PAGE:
Bishop MacDaid: The Baptism of the Lord 13 January 2013

Posted on 05. Feb, 2013

The Baptism of the Lord

13 January 2013

St. Michael’s Church, Ardaghey

Homily 

My dear friends,

During the last century a farmer who lived in India worked his land carefully and enjoyed his life.  He was content.  One day a visitor came to his house, who had travelled through many parts of India.  The farmer offered him lodging for the night.  The visitor had worked in the diamond mines and he spent the evening telling the farmer about his life, his work and the world of diamonds.  The farmer’s family were fascinated by what he had to say.

When the farmer himself went to bed that night his head was full of diamonds.  He couldn’t get away from the thought that if he were to find one diamond, even a small one, he could have more riches than he would have after many years of work on his farm.

The visit had a major influence on the farmer’s life.  He lost his contented manner and became restless.  He decided to sell the farm and go search for diamonds.  He did that, searched and searched but found no diamonds.  Eventually, the money he had from the sale of the farm ran out and he was penniless. In desperation, he took his own life.

The man who bought his farm worked hard at developing and improving it.  Working in one of the outer fields one day, he dug up something that shone in the sunlight.  He brought it to a local jeweller and was astonished to find that it was a diamond.  Back in the fields, he found more and soon became rich.  He had discovered what became the Golomo Mines and, in their time, they were one of the richest diamond mines in the world.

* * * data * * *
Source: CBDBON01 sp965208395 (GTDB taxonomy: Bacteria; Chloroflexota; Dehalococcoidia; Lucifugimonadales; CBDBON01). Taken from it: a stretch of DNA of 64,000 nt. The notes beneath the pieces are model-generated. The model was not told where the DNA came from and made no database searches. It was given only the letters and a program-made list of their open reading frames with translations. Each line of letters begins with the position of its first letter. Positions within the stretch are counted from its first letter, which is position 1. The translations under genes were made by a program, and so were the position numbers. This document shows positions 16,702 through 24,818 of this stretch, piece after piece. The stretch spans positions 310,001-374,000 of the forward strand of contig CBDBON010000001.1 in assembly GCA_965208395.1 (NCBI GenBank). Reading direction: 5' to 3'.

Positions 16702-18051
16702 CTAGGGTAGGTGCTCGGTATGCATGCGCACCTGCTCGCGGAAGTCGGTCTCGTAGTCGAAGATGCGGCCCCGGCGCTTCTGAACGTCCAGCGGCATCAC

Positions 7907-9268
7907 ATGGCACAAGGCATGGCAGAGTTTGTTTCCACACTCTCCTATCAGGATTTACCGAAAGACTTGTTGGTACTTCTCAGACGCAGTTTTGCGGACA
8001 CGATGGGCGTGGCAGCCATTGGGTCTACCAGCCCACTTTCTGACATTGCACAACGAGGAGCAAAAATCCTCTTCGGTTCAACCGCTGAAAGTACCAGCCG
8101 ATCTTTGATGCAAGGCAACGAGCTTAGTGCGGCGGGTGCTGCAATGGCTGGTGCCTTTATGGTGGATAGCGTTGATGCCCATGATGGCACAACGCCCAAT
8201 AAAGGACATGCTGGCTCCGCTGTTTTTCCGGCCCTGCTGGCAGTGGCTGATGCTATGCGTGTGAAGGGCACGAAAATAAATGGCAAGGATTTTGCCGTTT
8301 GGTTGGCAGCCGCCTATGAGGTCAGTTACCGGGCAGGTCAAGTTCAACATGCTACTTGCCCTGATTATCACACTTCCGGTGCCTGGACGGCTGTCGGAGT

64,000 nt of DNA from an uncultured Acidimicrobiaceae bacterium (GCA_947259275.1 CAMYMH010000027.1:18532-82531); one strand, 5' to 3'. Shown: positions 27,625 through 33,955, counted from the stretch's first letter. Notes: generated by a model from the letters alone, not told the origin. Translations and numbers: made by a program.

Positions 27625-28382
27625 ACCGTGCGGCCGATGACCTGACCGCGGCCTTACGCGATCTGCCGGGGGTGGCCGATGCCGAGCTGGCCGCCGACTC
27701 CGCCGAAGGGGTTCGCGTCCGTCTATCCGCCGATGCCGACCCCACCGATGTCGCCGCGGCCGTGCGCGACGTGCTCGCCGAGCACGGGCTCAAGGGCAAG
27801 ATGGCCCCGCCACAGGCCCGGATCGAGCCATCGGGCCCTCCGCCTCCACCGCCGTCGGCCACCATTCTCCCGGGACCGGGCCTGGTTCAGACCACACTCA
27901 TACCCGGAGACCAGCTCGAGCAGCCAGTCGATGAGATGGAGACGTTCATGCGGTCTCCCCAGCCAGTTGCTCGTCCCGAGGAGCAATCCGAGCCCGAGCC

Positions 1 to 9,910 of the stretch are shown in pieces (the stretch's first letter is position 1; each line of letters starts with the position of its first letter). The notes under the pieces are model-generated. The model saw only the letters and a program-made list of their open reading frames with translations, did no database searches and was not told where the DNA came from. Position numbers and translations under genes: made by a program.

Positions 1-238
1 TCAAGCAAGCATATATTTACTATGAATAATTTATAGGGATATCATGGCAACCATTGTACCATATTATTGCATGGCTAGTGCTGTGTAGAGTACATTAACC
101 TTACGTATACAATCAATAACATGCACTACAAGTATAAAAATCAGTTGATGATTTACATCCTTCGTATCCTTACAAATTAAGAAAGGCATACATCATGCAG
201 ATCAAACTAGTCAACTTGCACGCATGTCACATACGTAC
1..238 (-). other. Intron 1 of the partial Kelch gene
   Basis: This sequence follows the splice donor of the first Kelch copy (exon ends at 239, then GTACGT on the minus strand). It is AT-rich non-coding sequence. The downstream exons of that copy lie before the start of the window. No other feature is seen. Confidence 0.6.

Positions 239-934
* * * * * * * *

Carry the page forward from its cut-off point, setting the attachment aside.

Does that sound familiar?  Are there similarities with ourselves as a people?  The farmer listened to others and their tall stories.  Greed can take hold of any of us.  The farmer had his head turned and his heart excited at the thought of diamonds and riches.  Wealth without having to work too hard is an attractive proposition.  For at least twenty years, we spoiled ourselves.  We were generous to ourselves with salaries, with pensions, with welfare and all kinds of allowances.  We continued to increase the numbers working in the public service, we borrowed more and more to satisfy our increasing desires and needs.  We built bigger and better castles and barns.  The lenders eventually told us enough is enough; no more until you take down your debt and prove to us that you are serious about it.  Now the so called good times are gone, the dreams are shattered, and we face the challenge of years of living on much less.  We have to give up most of our perks, and not having money to borrow, we have to rely on what is in our pocket.  So we are back to working the farm and saying to ourselves – we should have known that what we have is what is our own and that we cannot fool ourselves into thinking that what is borrowed is ours.  We have to admit that greed can poison a nation or an individual.

There was an Irish poet, recently deceased, called Dennis O’Driscoll.  He had a lot of insights on contemporary habits and values.  He commented quite a bit on the loss of a religious dimension in modern secular living.   In a poem called Missing God, he wrote: